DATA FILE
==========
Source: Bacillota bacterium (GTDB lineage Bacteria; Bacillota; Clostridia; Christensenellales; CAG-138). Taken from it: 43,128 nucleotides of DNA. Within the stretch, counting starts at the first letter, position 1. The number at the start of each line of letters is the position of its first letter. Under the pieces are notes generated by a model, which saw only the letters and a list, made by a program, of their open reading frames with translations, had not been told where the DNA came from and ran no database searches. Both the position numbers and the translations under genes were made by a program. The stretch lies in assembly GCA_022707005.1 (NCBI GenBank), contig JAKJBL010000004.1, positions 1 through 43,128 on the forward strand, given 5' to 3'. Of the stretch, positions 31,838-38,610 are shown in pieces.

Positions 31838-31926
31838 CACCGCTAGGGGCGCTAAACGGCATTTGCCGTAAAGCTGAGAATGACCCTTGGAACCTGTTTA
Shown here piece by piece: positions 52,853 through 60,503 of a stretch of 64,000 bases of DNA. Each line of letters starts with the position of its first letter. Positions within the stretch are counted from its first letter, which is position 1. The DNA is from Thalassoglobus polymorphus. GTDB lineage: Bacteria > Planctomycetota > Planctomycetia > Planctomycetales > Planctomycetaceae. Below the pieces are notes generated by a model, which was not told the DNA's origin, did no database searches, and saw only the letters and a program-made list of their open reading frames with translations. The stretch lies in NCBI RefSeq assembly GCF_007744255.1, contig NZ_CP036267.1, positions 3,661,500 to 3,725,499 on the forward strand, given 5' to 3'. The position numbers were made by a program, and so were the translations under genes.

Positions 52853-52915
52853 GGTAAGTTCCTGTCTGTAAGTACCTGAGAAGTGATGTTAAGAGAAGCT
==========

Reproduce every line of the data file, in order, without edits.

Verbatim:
Source: Bacillota bacterium (GTDB lineage Bacteria; Bacillota; Clostridia; Christensenellales; CAG-138). Taken from it: 43,128 nucleotides of DNA. Within the stretch, counting starts at the first letter, position 1. The number at the start of each line of letters is the position of its first letter. Under the pieces are notes generated by a model, which saw only the letters and a list, made by a program, of their open reading frames with translations, had not been told where the DNA came from and ran no database searches. Both the position numbers and the translations under genes were made by a program. The stretch lies in assembly GCA_022707005.1 (NCBI GenBank), contig JAKJBL010000004.1, positions 1 through 43,128 on the forward strand, given 5' to 3'. Of the stretch, positions 31,838-38,610 are shown in pieces.

Positions 31838-31926
31838 CACCGCTAGGGGCGCTAAACGGCATTTGCCGTAAAGCTGAGAATGACCCTTGGAACCTGTTTA
Shown here piece by piece: positions 52,853 through 60,503 of a stretch of 64,000 bases of DNA. Each line of letters starts with the position of its first letter. Positions within the stretch are counted from its first letter, which is position 1. The DNA is from Thalassoglobus polymorphus. GTDB lineage: Bacteria > Planctomycetota > Planctomycetia > Planctomycetales > Planctomycetaceae. Below the pieces are notes generated by a model, which was not told the DNA's origin, did no database searches, and saw only the letters and a program-made list of their open reading frames with translations. The stretch lies in NCBI RefSeq assembly GCF_007744255.1, contig NZ_CP036267.1, positions 3,661,500 to 3,725,499 on the forward strand, given 5' to 3'. The position numbers were made by a program, and so were the translations under genes.

Positions 52853-52915
52853 GGTAAGTTCCTGTCTGTAAGTACCTGAGAAGTGATGTTAAGAGAAGCT